MOVIES | DVD

MIB3-1

Men in Black 3

A very franchisey kind of franchise
Will Smith and Tommy Lee Jones
Directed by Barry Sonnenfeld

“Men in Black 3” is a paycheck movie for everyone involved, except the audience, who again get another middling, phoned-in sequel looking to drain their wallets with its average 3-D-ness.

Will Smith and Tommy Lee Jones again return as agents J and K, except Jones much more briefly. His Agent K has been extinguished, all part of a plan by alien baddie Boris the Animal (the always-funny Jemaine Clement, “Flight of the Conchords”) to go back in time and exact revenge on the agent for imprisoning him and destroying his alien race back 40 years ago.

Some temporal fracture allows J to still remember he had a partner named K and so he must go back to 1969 himself in order to make sure both future and past Boris’ are dead and K (played by Josh Brolin in the past) is alive or it will mean a huge alien invasion in the present.

Emma Thompson is also on hand as Agent O, taking over as leader of the Men in Black (I wondered how well women fair in this organization) from Rip Torn, while Michael Stuhlbarg (“Boardwalk Empire”) gets an annoying role as a psychic motor-mouth who also holds key in making sure this ends happily.

The script for this was supposedly still being finished when director Barry Sonnenfeld started filming and it shows. The time-travel stuff is flimsy, J’s temporal fracture is never really explained, but it wouldn’t be nearly as evident if “MIB3” did what it was supposed to do in the comedy department.

I laughed twice, once at an Andy Warhol joke and the other at the neuralyzer of the sixties.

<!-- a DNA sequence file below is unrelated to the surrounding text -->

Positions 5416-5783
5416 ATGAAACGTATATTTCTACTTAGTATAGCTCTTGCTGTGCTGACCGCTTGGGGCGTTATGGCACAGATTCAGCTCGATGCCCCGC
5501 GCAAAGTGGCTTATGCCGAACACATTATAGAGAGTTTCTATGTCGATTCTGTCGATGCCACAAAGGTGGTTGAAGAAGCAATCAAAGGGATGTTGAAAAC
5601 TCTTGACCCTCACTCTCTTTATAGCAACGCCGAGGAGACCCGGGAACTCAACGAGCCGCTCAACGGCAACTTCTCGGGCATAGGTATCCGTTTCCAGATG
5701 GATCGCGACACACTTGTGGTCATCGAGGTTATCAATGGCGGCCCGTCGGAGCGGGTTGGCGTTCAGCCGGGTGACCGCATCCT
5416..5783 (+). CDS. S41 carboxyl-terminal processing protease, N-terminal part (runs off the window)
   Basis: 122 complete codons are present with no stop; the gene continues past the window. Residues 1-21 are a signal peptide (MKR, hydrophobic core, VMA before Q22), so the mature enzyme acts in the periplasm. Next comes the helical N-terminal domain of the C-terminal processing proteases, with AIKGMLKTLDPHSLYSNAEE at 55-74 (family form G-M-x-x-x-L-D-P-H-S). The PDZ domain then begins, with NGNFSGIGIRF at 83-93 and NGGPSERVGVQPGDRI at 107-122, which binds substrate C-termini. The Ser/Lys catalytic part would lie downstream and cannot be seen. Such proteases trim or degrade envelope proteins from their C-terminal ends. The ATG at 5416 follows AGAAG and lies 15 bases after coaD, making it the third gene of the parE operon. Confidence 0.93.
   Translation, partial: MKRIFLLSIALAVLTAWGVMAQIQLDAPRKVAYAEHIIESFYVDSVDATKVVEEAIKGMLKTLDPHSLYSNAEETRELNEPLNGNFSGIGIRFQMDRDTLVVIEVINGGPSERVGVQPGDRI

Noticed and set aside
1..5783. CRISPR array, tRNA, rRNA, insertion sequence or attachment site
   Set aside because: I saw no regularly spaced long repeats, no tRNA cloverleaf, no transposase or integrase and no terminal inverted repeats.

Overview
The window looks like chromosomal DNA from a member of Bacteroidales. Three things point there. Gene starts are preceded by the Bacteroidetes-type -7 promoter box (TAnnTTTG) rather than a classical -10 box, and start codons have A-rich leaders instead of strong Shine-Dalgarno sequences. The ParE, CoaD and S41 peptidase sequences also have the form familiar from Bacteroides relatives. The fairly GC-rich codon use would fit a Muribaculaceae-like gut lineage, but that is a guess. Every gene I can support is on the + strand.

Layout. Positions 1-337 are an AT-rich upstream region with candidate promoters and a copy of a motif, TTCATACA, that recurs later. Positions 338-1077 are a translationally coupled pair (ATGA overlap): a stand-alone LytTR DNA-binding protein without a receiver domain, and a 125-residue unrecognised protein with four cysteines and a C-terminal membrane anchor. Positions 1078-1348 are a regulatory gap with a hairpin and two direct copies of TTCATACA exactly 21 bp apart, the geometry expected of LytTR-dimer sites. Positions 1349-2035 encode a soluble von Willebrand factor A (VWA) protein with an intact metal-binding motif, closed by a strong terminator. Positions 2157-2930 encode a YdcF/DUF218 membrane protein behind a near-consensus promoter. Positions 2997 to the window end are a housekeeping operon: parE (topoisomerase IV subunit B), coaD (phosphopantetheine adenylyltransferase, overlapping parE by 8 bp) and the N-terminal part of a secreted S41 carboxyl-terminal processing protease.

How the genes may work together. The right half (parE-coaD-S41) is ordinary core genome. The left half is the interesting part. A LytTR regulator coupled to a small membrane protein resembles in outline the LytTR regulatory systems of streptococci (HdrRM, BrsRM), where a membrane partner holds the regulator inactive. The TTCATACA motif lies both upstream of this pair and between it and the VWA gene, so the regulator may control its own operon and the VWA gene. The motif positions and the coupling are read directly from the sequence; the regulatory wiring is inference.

Part of the fun of the first film was the eccentricity of these alien beings, but now that has worn thin. The surprise is gone and even slapsticky moments like throwing an alien head down a bowling alley runway never take on the desired effect.

The CGI and make-up creation on the aliens still look goofily cartoonish, but this time it’s for the benefit of just looking like expensive special effects than being cleverly funny. The same goes for Boris, probably the dullest of all the series villains.

He looks like a Hell’s Angel who can shoot spikes—nothing special.

Smith is given terribly lame lines (stuff about using cell phones on airplanes and flushing fish down the toilet) that he fast-talks with the same cockiness that gets so grating when he really doesn’t have any material to say. Jones just seems disengaged from the whole thing, and Brolin does an excellent Jones impression but he also did a good George W. Bush impression too and he couldn’t save that movie either.

I assumed this journey into the past was going to allow us some insight into K but the Brolin character, and the chemistry he has with Smith, never yields much of anything until the ending, which leads only to more questions.

Some will say “MIB3” is better than the second one, but who cares? It’s a far cry from the first one. You’ll hardly need a neuralyzer to forget this hopefully last installment of the series.